Despite protests to the contrary earlier this year, Leonard Downie Jr. is stepping down as executive editor Sept. 8 for a successor to be selected by still-new publisher Katharine Weymouth. She promises an announcement soon. Her choice will have a major impact on the way the Washington Post proceeds with online news. Downie told Howard Kurtz leaving now makes sense since “so much further change now needs to take place at the newspaper and Web site, and someone else should be tackling that.”
Weymouth’s February appointment as WaPo publisher and president of the Washington Post (NYSE: WPO) Media set off a series of ripple effects, including the departure of Caroline Little. It is not unusual for a new publisher to appoint his or her own top editor; Downie was promoted to the post by Weymouth’s uncle Donald Graham, now chairman and CEO of the company, when he became publisher. But this changing of the guard also suggests a rethinking about the way print and online news are handled. Will the two currently separate newsrooms be integrated? It’s a distinct possibility although I’m told no firm decision has been made yet.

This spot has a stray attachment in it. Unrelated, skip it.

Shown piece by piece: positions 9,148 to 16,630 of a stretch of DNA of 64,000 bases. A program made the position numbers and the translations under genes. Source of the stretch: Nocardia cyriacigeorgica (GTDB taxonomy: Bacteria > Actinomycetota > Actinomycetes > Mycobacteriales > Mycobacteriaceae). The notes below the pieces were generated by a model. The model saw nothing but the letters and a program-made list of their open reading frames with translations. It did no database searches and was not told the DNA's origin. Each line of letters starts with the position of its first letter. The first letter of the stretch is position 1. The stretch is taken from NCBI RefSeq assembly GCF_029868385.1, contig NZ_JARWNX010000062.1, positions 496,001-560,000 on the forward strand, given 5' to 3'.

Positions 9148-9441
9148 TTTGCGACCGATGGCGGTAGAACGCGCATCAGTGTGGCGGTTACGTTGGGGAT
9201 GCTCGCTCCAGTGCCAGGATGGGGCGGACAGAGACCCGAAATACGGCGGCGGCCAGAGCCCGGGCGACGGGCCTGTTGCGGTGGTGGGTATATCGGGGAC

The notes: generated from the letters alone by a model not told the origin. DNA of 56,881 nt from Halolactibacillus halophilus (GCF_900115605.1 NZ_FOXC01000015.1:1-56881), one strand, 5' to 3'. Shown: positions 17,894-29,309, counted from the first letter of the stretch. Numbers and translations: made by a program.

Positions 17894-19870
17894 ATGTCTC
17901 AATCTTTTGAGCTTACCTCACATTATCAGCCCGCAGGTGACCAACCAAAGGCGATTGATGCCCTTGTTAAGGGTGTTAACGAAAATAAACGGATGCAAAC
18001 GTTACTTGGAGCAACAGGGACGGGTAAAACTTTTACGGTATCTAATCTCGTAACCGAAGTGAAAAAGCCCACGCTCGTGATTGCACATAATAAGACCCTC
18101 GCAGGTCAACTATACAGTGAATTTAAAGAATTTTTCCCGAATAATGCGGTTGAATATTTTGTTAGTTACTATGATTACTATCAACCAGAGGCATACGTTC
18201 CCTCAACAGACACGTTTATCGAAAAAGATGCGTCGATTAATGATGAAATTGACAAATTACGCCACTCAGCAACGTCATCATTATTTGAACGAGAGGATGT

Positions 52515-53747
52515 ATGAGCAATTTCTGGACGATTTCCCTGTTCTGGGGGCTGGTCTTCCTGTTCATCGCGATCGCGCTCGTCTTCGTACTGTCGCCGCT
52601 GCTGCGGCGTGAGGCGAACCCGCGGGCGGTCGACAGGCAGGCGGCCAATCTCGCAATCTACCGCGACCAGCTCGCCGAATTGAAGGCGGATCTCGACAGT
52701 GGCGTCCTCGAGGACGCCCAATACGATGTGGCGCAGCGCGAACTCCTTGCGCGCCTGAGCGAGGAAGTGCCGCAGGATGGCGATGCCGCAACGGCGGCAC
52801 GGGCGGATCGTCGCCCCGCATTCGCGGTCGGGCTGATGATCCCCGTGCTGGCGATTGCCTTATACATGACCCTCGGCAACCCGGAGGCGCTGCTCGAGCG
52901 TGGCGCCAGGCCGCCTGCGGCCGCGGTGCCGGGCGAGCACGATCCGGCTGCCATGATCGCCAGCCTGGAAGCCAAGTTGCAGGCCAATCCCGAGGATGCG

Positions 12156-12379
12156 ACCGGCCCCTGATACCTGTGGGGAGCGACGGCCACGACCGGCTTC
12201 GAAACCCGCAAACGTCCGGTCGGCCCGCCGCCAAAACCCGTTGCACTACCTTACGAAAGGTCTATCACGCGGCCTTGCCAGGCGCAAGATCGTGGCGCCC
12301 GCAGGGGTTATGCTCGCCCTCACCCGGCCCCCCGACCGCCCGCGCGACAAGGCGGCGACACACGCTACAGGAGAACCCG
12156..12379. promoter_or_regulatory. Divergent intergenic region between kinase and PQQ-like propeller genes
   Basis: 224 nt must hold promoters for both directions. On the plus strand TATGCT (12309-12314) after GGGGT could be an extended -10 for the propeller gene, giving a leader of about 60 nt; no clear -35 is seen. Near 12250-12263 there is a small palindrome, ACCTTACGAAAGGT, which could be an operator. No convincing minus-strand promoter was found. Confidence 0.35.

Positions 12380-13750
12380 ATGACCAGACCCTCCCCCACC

Downie’s attitude towards online news evolved considerably over the years. In late 2006, I was at an ONA conference a few blocks away from the newsroom when Downie admitted that many of the assumptions and worries he and others have made about online journalism “have turned out to be ill-founded.” A short time later, while other major newspapers were integrating their operations, Downie gave the print editors more of a role in shaping online news coverage, but the print and online newsrooms remained separate. When I interviewed Graham and Weymouth about her mission back in February, Graham said her new job was to manage the “transition from a world we know very well to a world that